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How Doctors Can Cultivate and Protect Their Online Reputations

Doctor at computer, online reputation

Guest post by Janet Englehouse

Recent statistics indicate that 44 percent of patients perform online research before choosing their physicians. In today’s world, doctors must develop an online presence if they want to continue to gain new patients. Once that presence is established, they must also safeguard it. By 2014, experts estimate that 15 percent of social media reviews written about doctors and medical practices will be false. If someone published a false, negative newspaper article about your medical practice, you would respond. Why would you not take the same steps to protect your online reputation?

Establishing a Positive Online Image

A positive online image starts with good medical website design. Your practice’s website should be a communication tool that is easy to navigate and use. If your website has multiple pages for different segments of the practice or different physicians, each page should have a similar look and similar navigation tools to make the experience consistent for your patients. Also, it should regularly be updated with new content, and any old information that has been proven inaccurate should be eliminated or corrected.

You also need to be on social media because that’s where your patients are. At minimum, build a LinkedIn profile, and establish Facebook and Twitter accounts that you update once per day. Many physicians feel unsure of what’s acceptable and not acceptable to say on social media. Follow a good rule of thumb from physician and social media expert Kevin Pho: If you wouldn’t say it aloud in a crowded elevator, then don’t post it on social media.

Patients constantly enter your practice with information they’ve found online, and that information is sometimes inaccurate. A regularly updated social media feed, blog or knowledge base of articles addressing common questions can alleviate patient concerns and provide proven, accurate information. The Internet democratizes information sharing, which is both a great advantage and a major disadvantage. Democratization means that your opinion can be on equal footing with uninformed celebrities, posturing politicians and self-titled medical experts. Instead of being reactive and addressing patients’ fears, be proactive and try to anticipate their concerns.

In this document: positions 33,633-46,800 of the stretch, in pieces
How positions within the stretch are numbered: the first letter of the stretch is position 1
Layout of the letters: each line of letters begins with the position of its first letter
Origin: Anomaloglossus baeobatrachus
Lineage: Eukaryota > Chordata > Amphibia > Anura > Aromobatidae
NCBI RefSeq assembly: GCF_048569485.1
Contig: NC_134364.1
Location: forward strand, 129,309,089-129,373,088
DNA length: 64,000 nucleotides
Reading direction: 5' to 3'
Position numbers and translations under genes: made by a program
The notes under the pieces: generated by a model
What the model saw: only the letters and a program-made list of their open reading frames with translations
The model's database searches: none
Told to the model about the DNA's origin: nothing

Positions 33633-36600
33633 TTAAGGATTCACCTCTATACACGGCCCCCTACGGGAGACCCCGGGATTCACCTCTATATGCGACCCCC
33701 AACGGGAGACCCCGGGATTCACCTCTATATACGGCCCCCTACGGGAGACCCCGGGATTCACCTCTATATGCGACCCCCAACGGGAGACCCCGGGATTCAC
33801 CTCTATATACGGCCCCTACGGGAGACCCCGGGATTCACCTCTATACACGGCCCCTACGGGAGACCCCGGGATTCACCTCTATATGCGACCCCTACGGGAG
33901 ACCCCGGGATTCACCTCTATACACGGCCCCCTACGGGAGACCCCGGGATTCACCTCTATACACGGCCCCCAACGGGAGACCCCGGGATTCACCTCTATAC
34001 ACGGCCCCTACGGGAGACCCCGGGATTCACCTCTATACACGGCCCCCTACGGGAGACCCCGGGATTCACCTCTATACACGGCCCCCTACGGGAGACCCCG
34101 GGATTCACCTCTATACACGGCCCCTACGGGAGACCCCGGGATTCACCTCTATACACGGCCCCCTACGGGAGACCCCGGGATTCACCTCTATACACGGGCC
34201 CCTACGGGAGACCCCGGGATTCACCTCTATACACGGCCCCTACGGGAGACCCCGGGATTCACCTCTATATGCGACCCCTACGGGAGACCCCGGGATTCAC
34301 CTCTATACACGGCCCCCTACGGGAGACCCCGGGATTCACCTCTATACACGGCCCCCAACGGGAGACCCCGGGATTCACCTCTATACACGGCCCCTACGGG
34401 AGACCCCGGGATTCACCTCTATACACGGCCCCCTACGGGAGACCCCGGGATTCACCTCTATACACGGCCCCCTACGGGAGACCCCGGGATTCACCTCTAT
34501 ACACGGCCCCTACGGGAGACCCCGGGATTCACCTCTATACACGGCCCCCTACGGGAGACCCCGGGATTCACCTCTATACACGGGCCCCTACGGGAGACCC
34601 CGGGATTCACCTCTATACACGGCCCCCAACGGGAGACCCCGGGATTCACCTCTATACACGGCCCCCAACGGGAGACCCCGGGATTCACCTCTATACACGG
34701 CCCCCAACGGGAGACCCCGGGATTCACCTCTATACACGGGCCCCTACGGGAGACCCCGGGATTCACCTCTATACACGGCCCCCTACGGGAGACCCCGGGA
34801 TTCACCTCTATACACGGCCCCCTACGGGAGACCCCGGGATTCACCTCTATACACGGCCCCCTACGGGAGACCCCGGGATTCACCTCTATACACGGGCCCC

Monitoring & Management

Electronic self-audits are an important part of reputation management. Set up Google alerts for your name or your practice name, and regularly search your name on Google to see what’s been posted about you. Also, if you find incorrect information about yourself or your practice on a medical review website, then respond professionally while clearly pointing out the misinformation. Encourage your patients to post positive reviews when they have a good experience at your clinic.

Additionally, you should consider claiming website domain names that correspond to you or your clinic, and claim your name in new social media forums even if you don’t choose to utilize that particular forum. When you take these steps, you ensure that no one maliciously misuses your information.

Finally, always keep privacy concerns at the forefront. Avoid engaging with a patient or anyone else who refuses to share his or her identity online. For your own protection, review your social media privacy settings to make sure that your personal information, such as your home address or personal telephone number, is hidden. Also, keep HIPAA compliance in mind at all times. If a patient asks you for private medical advice online, then follow up with a telephone call or a secure e-mail instead of responding in a place where anyone could see the information.

Fighting Against Defamation

An online presence exposes you to potentially false criticisms or reviews either from disgruntled patients or competitors posing as patients. Some doctors have sued for defamation, and the results have been mixed. In some cases, the physician won, and the negative post was deleted. In other cases, the doctor lost because the negative review was viewed as protected free speech.

Cases that spur defamation lawsuits are extreme, but they illustrate an important point: if you ignore your online reputation, then you take the risk of being defined by one negative review or news story. Establish an online reputation to attract new patients and to serve the ones you already have. Then, protect that online reputation by knowing what’s said about you online.

About the Author: Janet Englehouse provides social media consulting services and training for a number of clients in both the public and private sectors.

Photo Credit: kranju

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